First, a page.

The OPV properties are not completely independent, some are significantly correlated, as reflected in the ML models. PCE is related to Voc, Jsc, fill factor (FF), and the input power (Pin) by Eq. (1).
The device efficiency PCE in the Scharber and related models is related to Voc (Eq. 1), which is a function of the HOMO–LUMO gap. Frontier orbital energies are generally raised by electron-donating substituents and lowered by electron-withdrawing substituents36,37. The gap is influenced by the presence of strong electron-withdrawing substituents, such as nitro, trifluoromethyl, sulfone, nitrile, and methylene malononitrile (one of the strongest electron-withdrawing functional groups) moieties which lower the energy of the HOMO and LUMO and by electron-donating functional groups such as amine that raise the energy of the frontier orbitals. Thus, HOMO–LUMO gap can be raised or lowered by these substituents and is usually less influenced by these substituent effects. The key molecular fragments identified by sparse feature selection for the Voc, HOMO, LUMO, and gap models are largely consistent with this theory and experimental observations. HOMO energies were also modulated by F and S substitution in the polyene chain. Hydrophilic groups such as carboxylic acid and N–O–N also modulated the PCE, as did fragments with extended conjugated double bonds such as polyenes, especially those with heteroatoms (O, N) embedded functionality. The most important functional groups for Jsc were hydrophilic moieties such as carboxylic acid and amines, and polyenes with sulfur substitution. Figure 3 shows an example of effective fragments on PCE. Additional examples to illustrate the rest of the relevant descriptors for each OPV properties that we described above are shown in Supplementary Fig. 1.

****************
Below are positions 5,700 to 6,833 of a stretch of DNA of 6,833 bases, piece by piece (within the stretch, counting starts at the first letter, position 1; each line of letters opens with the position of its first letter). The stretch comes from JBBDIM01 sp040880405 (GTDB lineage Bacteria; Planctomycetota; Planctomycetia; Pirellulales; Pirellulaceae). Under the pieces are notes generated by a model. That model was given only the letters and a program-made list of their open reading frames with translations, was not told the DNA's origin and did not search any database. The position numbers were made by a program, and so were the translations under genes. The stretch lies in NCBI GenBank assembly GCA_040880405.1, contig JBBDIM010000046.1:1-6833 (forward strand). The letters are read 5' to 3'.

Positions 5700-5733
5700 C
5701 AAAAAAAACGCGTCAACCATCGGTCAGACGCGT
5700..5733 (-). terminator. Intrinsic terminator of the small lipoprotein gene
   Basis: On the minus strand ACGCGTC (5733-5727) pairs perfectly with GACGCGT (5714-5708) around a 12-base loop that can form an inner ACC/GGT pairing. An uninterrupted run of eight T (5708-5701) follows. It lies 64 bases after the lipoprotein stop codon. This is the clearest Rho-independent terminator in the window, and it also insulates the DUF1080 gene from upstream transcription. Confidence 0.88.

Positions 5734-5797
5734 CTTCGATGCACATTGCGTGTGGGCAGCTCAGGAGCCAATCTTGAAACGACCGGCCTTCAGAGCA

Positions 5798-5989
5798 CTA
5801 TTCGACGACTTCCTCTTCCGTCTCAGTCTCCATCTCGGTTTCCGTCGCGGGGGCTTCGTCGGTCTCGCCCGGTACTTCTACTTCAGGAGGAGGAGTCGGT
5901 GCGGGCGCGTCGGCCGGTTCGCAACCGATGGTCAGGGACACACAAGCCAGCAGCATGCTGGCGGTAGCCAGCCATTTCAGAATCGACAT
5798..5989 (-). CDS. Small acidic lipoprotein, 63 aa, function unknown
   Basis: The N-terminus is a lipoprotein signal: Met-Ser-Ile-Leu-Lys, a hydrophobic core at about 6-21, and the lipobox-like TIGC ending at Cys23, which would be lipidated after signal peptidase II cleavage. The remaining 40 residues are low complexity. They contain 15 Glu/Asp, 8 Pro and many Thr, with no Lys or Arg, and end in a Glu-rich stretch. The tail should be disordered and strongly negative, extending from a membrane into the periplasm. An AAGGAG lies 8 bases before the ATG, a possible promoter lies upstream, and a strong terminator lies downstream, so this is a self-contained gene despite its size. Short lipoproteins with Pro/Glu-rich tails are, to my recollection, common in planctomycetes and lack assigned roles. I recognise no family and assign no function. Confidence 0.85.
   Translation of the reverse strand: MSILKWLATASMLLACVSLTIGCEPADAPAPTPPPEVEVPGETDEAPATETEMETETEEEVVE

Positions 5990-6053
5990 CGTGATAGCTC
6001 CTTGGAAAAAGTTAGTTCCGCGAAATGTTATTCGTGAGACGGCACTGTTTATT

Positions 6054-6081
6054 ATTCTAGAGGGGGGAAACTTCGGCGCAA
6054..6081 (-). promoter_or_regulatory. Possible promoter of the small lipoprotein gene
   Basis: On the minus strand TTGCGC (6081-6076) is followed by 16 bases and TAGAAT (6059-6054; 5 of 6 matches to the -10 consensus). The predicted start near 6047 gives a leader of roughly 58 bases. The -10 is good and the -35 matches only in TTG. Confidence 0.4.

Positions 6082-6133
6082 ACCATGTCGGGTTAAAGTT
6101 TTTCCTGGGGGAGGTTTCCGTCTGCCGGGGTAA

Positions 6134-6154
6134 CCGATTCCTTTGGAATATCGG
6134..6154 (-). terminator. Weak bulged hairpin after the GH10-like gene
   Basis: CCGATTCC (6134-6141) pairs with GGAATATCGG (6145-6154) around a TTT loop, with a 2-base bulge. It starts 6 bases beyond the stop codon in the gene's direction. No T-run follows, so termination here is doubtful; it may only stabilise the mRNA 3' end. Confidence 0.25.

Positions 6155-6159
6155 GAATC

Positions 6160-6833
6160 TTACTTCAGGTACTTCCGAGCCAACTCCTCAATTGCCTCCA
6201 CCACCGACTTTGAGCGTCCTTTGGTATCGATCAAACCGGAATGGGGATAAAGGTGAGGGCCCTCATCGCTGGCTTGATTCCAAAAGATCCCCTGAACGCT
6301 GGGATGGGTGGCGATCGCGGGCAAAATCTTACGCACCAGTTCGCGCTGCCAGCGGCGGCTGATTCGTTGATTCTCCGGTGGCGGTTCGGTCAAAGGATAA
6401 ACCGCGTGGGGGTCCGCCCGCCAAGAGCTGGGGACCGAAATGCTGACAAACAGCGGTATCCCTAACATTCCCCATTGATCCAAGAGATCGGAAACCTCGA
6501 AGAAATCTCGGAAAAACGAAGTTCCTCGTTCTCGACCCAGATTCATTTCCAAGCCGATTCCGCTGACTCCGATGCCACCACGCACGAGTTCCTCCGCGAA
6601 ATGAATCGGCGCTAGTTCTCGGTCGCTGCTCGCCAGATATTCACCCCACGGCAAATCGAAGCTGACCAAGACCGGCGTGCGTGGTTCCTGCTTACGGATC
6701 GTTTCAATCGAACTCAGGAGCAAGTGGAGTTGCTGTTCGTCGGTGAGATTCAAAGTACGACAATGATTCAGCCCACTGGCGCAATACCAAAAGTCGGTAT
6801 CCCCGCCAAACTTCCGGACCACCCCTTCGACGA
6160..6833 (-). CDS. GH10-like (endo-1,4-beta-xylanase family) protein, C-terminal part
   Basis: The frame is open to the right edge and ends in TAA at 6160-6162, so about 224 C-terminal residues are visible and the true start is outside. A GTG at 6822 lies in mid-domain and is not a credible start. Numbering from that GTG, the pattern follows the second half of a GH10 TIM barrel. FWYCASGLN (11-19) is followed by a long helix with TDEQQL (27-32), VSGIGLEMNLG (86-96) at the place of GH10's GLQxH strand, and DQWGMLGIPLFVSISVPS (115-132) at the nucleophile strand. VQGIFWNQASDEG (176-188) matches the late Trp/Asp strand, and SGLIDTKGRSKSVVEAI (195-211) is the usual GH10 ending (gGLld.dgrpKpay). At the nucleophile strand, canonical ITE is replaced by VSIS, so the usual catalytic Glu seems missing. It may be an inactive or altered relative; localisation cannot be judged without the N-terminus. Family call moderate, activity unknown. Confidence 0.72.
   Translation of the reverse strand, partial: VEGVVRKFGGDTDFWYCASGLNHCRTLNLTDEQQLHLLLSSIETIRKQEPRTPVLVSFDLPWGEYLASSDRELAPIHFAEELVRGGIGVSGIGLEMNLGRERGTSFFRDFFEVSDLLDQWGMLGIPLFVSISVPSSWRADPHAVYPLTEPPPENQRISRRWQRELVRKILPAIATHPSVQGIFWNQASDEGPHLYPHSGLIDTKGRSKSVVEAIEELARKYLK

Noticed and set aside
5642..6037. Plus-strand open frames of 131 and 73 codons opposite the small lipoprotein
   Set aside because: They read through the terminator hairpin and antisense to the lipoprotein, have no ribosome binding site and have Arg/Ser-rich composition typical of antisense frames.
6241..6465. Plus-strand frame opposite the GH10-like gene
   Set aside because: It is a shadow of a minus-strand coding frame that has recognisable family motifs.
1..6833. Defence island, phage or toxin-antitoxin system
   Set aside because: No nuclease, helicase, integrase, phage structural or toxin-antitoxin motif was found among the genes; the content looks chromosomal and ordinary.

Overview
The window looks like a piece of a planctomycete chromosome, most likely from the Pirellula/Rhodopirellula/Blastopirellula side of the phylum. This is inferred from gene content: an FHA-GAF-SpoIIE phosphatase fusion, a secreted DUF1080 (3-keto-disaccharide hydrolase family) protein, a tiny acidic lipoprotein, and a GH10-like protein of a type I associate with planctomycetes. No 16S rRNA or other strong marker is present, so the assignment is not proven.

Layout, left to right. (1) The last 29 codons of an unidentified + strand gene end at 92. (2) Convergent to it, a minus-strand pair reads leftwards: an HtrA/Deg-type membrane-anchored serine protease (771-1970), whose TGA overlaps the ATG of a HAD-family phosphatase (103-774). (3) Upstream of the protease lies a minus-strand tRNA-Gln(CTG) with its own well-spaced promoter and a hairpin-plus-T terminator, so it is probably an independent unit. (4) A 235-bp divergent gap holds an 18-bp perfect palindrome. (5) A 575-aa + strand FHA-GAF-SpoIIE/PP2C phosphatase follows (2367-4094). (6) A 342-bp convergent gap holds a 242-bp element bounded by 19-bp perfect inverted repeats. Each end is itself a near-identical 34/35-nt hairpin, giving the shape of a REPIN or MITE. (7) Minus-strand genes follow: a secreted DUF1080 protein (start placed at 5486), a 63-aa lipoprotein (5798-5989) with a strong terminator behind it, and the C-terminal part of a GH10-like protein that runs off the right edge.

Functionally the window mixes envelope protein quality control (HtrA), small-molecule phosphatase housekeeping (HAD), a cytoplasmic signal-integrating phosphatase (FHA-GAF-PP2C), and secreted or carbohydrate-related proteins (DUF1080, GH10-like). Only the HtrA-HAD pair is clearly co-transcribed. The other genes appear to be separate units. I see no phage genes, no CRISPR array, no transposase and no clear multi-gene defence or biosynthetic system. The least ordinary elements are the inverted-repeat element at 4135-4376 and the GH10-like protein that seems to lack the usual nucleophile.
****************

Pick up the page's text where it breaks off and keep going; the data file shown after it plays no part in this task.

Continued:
In summary, we have shown that chemically interpretable chemical fragment-based descriptors can be used to train ML models that predict six key properties of OPV devices. Our approach leverages resource-intensive DFT calculations into larger regions of materials space, allowing fast and accurate estimates of these important photovoltaic properties for a relatively large number of donor and acceptor materials that may not yet be synthesized. Our study used a synergistic combination of efficient and chemically interpretable descriptors, sparse feature selection, and self-optimizing Bayesian regularized neural networks. The most relevant descriptors for each model provide guidance for materials chemists as to how to synthesize materials with improved OPV properties, or to mine them from larger databases of real or virtual materials. The ML models predicted PCE, Voc, Jsc, HOMO, LUMO, and HOMO–LUMO gap using simple signature descriptors that encode the molecular properties of the molecules with good efficacy. Although some individual models had relatively low prediction accuracies for the test set, a consensus of all models for each property could identify a statistically robust model for each of the six OPV properties. This work demonstrated the importance of using nonlinear ML methods to map molecular descriptors to important OPV properties, and the value of signature descriptors in building robust, chemically interpretable, and predictive models of these properties. When using these models to screen large libraries of candidate OPV materials prior to synthesis, care must be taken to ensure such libraries lie near the domain of applicability of the models. Clearly, the quality of predictions in this study is dependent of the size, diversity, and accuracy of the underlying dataset. The ML algorithms we have developed in this study can be applied to any dataset of OPV structures and in future work we intend to extend the scope of this work to include large and more accurate computed and experimental datasets.